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About Sightseeing in Dubai

Dubai is surprisingly rooted in older realities. Beyond the ‘international' skyline, the visitor quickly senses that this is a city with a Bedouin past. The smell of spices from the souks, wooden dhows plying the creek, the wind towers of the restored Shindagha Waterfront establish the Arab pedigree of Dubai's pearling origins. Equally, the call to prayer five times a day, the discreetly-clad local populace and the inherent concept of hospitality show how Islam still informs daily life despite the exuberant expression of modern wealth.

Dubai's flights-of-fancy projects are funded primarily by black gold. Oil was first struck in 1966 and it gave the founding fathers of the city, the Maktoum dynasty, the wherewithal to invest in a diverse economy of trade, manufacturing, and more recently, tourism. Yellow gold is now the colour of the city, from the flamboyant interior of the iconic Burj al-Arab, to the spangled rows of bangles in the city's gold souks.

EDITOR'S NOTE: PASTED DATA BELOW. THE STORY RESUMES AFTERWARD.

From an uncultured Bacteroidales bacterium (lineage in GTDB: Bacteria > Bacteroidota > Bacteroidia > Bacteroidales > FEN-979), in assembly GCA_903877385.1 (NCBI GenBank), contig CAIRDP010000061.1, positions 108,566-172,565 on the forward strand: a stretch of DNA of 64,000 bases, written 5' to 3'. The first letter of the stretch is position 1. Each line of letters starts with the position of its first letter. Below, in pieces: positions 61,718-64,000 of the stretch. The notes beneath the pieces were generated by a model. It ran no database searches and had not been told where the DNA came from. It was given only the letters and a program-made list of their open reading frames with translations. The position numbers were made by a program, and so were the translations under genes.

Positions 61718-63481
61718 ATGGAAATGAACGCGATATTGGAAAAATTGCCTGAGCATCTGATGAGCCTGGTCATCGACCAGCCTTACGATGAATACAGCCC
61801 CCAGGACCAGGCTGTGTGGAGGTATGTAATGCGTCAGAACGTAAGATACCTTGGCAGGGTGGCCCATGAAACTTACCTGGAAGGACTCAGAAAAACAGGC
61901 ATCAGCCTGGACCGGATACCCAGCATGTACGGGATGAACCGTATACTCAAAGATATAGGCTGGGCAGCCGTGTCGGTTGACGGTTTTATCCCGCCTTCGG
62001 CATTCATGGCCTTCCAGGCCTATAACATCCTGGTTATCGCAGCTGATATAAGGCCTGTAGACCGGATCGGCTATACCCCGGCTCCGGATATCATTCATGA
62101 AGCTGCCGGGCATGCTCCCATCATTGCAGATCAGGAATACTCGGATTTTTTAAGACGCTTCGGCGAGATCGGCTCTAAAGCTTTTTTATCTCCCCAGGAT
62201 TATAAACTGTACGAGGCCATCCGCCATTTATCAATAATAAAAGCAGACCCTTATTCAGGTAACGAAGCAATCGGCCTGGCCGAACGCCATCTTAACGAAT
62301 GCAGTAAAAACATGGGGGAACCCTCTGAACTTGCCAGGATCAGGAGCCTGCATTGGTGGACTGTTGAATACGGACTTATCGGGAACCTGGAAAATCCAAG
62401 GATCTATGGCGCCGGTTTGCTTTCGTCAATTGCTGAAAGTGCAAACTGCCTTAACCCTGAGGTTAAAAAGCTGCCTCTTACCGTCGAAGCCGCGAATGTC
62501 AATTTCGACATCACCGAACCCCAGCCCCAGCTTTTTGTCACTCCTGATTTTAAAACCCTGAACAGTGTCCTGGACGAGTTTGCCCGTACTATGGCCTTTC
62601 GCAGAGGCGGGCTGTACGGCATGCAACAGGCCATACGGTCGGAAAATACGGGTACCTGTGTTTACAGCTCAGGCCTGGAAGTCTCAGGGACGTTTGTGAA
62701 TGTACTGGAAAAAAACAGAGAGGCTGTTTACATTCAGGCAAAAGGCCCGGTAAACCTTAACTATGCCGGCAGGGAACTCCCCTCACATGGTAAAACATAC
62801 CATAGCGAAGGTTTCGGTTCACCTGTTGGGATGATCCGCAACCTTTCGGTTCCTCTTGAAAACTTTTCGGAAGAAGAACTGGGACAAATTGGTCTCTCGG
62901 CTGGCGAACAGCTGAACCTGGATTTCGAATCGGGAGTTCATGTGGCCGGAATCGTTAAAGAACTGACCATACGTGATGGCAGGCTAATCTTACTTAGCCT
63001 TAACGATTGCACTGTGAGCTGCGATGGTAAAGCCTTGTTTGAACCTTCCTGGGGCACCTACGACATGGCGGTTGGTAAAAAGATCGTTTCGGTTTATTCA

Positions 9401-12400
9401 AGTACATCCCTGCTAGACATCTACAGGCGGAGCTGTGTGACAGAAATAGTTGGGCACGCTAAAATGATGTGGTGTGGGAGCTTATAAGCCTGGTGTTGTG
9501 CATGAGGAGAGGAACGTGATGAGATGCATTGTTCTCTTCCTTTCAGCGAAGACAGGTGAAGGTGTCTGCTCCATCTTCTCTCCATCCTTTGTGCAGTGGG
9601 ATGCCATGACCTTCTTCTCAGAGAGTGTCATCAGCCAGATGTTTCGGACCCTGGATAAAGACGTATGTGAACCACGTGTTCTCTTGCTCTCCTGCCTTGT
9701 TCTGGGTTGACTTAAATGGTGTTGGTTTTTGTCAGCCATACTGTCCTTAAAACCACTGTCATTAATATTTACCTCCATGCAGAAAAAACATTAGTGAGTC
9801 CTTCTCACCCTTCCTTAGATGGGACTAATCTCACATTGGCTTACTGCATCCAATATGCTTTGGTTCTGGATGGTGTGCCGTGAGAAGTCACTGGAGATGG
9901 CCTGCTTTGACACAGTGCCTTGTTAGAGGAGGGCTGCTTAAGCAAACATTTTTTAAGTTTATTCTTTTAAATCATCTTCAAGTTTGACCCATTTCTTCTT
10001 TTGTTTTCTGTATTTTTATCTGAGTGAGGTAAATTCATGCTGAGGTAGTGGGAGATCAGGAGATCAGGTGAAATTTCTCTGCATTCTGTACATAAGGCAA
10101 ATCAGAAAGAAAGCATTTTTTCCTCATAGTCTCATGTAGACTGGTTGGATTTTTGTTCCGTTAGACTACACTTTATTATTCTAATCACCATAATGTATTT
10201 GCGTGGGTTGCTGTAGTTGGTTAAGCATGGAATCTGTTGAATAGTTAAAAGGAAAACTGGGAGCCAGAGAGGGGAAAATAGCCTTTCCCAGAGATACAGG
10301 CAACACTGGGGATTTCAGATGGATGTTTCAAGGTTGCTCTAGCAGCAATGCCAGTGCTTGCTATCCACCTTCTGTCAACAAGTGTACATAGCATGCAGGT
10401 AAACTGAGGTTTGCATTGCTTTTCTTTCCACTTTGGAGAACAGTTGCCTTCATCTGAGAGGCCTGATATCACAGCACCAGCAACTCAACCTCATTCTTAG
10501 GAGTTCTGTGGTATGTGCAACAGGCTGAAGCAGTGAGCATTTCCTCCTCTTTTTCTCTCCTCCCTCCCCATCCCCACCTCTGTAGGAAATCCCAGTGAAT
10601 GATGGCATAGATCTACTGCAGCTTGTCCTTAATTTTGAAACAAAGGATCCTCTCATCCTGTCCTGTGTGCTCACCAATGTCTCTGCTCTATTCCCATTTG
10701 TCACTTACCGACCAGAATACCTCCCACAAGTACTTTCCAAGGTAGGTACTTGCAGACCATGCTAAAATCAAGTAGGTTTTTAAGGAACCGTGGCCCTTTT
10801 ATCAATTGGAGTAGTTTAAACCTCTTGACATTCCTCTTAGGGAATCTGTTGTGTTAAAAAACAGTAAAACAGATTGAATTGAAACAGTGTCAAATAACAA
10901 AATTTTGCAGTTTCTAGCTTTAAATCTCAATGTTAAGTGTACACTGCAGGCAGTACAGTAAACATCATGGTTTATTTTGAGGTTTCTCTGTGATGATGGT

The city centre is marked by the Dubai Creek which is flanked by the two main sightseeing areas of Deira and Bur Dubai. Further flung areas of interest include Jumeirah Beach and Palm Islands.

Deira, on the right bank of the waterway, is the business and commercial heart of the city and is also home to the best shopping, including myriad souks. Deira is also the most atmospheric part of Dubai for a spot of aimless wandering, with rambling streets bustling with the city's cosmopolitan residents and visitors.

Across the creek, the quieter but more historic Bur Dubai is home to Dubai Museum, Grand Mosque and Sheikh Saeed Al-Maktoum's House.

Dubai Creek is an attraction in its own right, whether visitors choose to take the traditional dhow cruises along its length or just to stroll along the Bur Dubai promenade admiring the city's modern skyline.

West of Dubai Creek lies Jumeirah, marked at its northern end by the beautiful, rose-tinted Jumeirah Mosque. Jumeirah is famous for its beach - a long strip of sand fringed by the calm waters of the Arabian Gulf - and a growing number of luxury hotels, including the Burj al Arab. 

Still taking shape off the coast of Jumeirah are the Palm Islands. Built on land reclaimed from the sea, these three islands, fashioned in the shape of date palms, will become the new focus of the city when complete. The nearby World Archipelago, in the shape of the world's continents, will be another draw to the area.

Another ambitious scheme beyond the city limits is Dubailand, a giant theme park in the desert that the emirate's movers and shakers aim to turn into the city's number one tourist attraction.

Region of Sightseeing in Dubai

This tour is a wonerful opportunity to discover the modern and traditional aspects of Dubai. Our exc ...

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